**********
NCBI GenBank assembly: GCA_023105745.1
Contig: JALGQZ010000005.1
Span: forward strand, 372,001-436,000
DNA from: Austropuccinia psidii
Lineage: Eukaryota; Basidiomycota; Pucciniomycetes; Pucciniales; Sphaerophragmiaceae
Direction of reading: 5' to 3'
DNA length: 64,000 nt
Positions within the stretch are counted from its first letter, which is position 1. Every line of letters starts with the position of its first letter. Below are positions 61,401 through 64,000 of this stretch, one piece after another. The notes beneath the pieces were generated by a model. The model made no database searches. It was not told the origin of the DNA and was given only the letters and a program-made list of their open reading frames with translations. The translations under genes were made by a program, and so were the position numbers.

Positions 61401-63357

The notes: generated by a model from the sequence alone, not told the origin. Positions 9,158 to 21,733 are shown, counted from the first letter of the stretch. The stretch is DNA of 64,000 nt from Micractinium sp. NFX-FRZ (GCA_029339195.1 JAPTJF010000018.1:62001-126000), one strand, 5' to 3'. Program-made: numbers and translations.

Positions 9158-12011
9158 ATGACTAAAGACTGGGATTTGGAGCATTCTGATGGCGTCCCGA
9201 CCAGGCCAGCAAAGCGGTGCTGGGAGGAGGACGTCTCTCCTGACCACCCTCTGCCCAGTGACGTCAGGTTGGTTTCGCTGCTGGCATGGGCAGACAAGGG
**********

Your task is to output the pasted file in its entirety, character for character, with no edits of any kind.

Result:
NCBI GenBank assembly: GCA_023105745.1
Contig: JALGQZ010000005.1
Span: forward strand, 372,001-436,000
DNA from: Austropuccinia psidii
Lineage: Eukaryota; Basidiomycota; Pucciniomycetes; Pucciniales; Sphaerophragmiaceae
Direction of reading: 5' to 3'
DNA length: 64,000 nt
Positions within the stretch are counted from its first letter, which is position 1. Every line of letters starts with the position of its first letter. Below are positions 61,401 through 64,000 of this stretch, one piece after another. The notes beneath the pieces were generated by a model. The model made no database searches. It was not told the origin of the DNA and was given only the letters and a program-made list of their open reading frames with translations. The translations under genes were made by a program, and so were the position numbers.

Positions 61401-63357

The notes: generated by a model from the sequence alone, not told the origin. Positions 9,158 to 21,733 are shown, counted from the first letter of the stretch. The stretch is DNA of 64,000 nt from Micractinium sp. NFX-FRZ (GCA_029339195.1 JAPTJF010000018.1:62001-126000), one strand, 5' to 3'. Program-made: numbers and translations.

Positions 9158-12011
9158 ATGACTAAAGACTGGGATTTGGAGCATTCTGATGGCGTCCCGA
9201 CCAGGCCAGCAAAGCGGTGCTGGGAGGAGGACGTCTCTCCTGACCACCCTCTGCCCAGTGACGTCAGGTTGGTTTCGCTGCTGGCATGGGCAGACAAGGG